After 2008, it paused. It picked up again in 2010. And it`s been growing ever since. And the main reason it`s growing is that that`s a worldwide demand for art.

A bubble is when the demand and the supply is out of whack with each other. It`s been inflated.

It`s quite the other case with us. There`s a scarcity of masterpieces and there`s a huge demand for masterpieces and lesser art as well. We did over $6 billion of art sales last year. And while we had a $400 million sale in November for post-war contemporary art, which gets a lot of the attention, there`s a lot of other art being sold.

GHARIB: Let me ask you this, Mr. Murphy. We know that the stock market has been hitting new highs.

MURPHY: Right.

GHARIB: Does the art market work in tandem with that? What`s the connection between stocks and art?

MURPHY: It`s not very close at all. In fact, that`s part of what I would say to the gentleman on your tape, that, in fact, when the stock market is a bit down and the art market rises, that you people might say that investors are running to the asset of art instead of equities. Well, now that the stock market is up, people are still buying more.

So what`s really happening is the interest in art and the demand for art has gone global. It`s buyers from Russia, China, the Emirates, other parts of the Far East and U.S. and Europe growing. Over 25 percent of our buyers last year were brand new to Christie`s. And we have been selling art since 1766.

So I think the idea also comes through in this. At the Metropolitan Museum of Art in November, there was an Andy Warhol exhibit, 500,000 people went through a short period of time visiting that art.

So there`s such a huge surge of interest in art around the world.


MURPHY: That`s what`s driving this demand.

MATHISEN: There`s so much I want to ask you, I know Susie feels the same way, but I don`t want you to leave us without the viewers see the pieces on offer this evening.

MURPHY: Yes. There`s still time to bid.

MATHISEN: Let`s start with the Pollock. Why is it a signal piece and what you expect to get for it?

MURPHY: You know, his is a perfect example. The estimate between $25 million and $35 million. Jackson Pollock is an established and certified master that`s very rare to have a piece like this available. It is a masterpiece among his masterpieces.

And as you know in the art world, it takes an auctioneer and two people to have the bidding go up. And it`s all transparent. It`s right out there in the open.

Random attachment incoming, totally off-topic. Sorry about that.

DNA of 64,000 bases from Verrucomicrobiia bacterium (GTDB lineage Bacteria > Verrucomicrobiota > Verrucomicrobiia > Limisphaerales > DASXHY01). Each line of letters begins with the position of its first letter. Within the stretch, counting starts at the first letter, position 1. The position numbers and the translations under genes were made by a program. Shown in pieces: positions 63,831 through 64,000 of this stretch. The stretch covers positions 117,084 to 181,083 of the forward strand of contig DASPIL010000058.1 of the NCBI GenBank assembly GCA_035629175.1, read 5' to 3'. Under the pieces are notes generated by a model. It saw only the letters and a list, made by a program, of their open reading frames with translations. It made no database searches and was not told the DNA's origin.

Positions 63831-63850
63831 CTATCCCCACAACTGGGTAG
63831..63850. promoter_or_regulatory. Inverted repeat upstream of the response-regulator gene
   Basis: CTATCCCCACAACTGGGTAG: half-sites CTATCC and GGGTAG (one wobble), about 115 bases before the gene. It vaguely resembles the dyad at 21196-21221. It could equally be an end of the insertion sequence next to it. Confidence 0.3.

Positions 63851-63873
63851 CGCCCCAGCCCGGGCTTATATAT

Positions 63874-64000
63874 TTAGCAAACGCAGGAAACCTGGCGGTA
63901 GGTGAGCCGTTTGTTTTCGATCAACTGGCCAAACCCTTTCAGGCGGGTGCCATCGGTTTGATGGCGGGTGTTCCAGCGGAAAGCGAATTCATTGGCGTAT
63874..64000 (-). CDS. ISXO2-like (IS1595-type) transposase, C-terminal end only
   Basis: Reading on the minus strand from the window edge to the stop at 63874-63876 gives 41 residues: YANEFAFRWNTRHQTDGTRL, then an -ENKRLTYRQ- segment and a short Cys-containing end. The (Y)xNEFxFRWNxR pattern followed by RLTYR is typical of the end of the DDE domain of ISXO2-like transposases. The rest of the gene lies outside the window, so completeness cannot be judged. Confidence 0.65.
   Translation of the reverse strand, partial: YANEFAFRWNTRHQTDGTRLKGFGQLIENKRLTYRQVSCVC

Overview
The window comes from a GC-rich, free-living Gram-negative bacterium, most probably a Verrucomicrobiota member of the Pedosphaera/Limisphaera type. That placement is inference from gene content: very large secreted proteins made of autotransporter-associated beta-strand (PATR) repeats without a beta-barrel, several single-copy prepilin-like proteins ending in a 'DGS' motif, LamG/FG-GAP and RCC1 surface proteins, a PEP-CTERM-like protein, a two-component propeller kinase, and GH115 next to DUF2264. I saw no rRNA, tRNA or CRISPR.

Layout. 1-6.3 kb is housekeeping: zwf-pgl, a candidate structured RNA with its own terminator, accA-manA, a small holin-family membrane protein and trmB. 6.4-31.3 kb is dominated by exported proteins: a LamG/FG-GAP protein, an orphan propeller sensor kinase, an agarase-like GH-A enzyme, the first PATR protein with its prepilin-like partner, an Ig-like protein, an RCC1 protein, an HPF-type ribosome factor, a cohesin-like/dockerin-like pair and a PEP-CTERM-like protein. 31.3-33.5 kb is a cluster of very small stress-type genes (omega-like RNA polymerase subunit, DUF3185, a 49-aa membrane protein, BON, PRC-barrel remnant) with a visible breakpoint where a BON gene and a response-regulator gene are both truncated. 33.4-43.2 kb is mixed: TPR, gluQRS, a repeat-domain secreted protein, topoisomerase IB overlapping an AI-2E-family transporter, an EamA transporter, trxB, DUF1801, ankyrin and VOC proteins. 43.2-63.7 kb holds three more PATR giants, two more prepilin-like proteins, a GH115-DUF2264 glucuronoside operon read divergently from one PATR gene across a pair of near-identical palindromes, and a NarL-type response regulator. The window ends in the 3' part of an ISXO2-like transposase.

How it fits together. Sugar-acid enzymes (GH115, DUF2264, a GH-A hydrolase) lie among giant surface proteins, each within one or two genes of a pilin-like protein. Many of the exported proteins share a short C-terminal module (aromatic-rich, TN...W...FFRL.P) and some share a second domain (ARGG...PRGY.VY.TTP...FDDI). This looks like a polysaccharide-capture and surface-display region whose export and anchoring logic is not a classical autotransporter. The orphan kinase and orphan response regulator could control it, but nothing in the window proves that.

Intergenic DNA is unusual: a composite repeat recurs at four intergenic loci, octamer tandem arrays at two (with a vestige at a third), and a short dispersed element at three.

MATHISEN: All right.

MURPHY: So I believe since we have a great deal of interest, this should do quite well.

MATHISEN: We have to leave it there. Good luck with the sales this evening. Steven Murphy of Christie`s.

MURPHY: Thank you.

GHARIB: And finally, tonight, what would you do with $360 million? Maybe buy some art? A masterpiece. Go to Hawaii? Buy a baseball team? Give it to charity?

The only thing standing between you and your dreams are six numbers that will be drawn at random in tonight`s Powerball game.

And with people lining up for tickets, Hampton Pearson takes a look at lottery fever that`s gripping the nation.


HAMPTON PEARSON, NIGHTLY BUSINESS REPORT CORRESPONDENT (voiceover): It`s Powerball fever once again, an estimated $360 million jackpot, third largest in history, has lots of dreamers looking for the magic six numbers that can change their lives.

KIM CORDIA, WOODBRIDGE, VA: I would pay off my house, pay off my father`s house. Send my son to the best school in the country and retire.

PEARSON: Back on March 23rd, a New Jersey resident Pedro Quesada won $300 million -- part of a trend, lottery officials say, of jackpots getting bigger in shorter amounts of time. More than half of the all time jackpot records have been set in the last three years. Among those chasing tonight`s triple digit jackpot, Lisa Walters, mayor of Battle Ground, Washington.

LISA WALTERS, MAYOR, BATTLE GROUND, WA: The deal with the jackpot being so high is more and more people are buying into it so it raises the pot up just a little bit. Odds go down a little bit. But, you know, I could be that one.

PEARSON: Jurisdictions with lotteries continue to cash in. Total U.S. sales last year topped $78 billion. Another $9 billion in Canada.

Marketing the lottery in search of those revenues is a full-time job. This afternoon, inside Union Station, the D.C. lottery staged a promotion tied to this weekend`s running of the Preakness horse race in Maryland.

But the real action was just around the corner at this boutique style lottery location. Powerball sales were brisk, but D.C.`s lottery director

says the industry is concerned about jackpot fatigue.

BUDDY RODGOW, D.C. LOTTERY DIRECTOR: Players get used to the large jackpots and it takes higher and higher levels of jackpot to get the same level of excitement.

PEARSON (on camera): So if there`s no winner tonight, Saturday`s Powerball jackpot can swell to half a billion dollars. Talk about Saturday night fever.

For NIGHTLY BUSINESS REPORT, I`m Hampton Pearson, in Washington.


GHARIB: All right. What would you do with it?

MATHISEN: I would pay off my mortgage and endow NIGHTLY BUSINESS REPORT in perpetuity.

GHARIB: Oh, I love that. I wish I was as generous. I was thinking of moving to Paris.


GHARIB: Anyway, that`s NIGHTLY BUSINESS REPORT for tonight. I`m

Susie Gharib. Thanks for watching.

Go get your Powerball tickets.

MATHISEN: Go get your -- I`m going to get one right now.

I`m Tyler Mathisen. Thanks for watching. Have a great evening. We hope you see you back here a lot richer tomorrow night.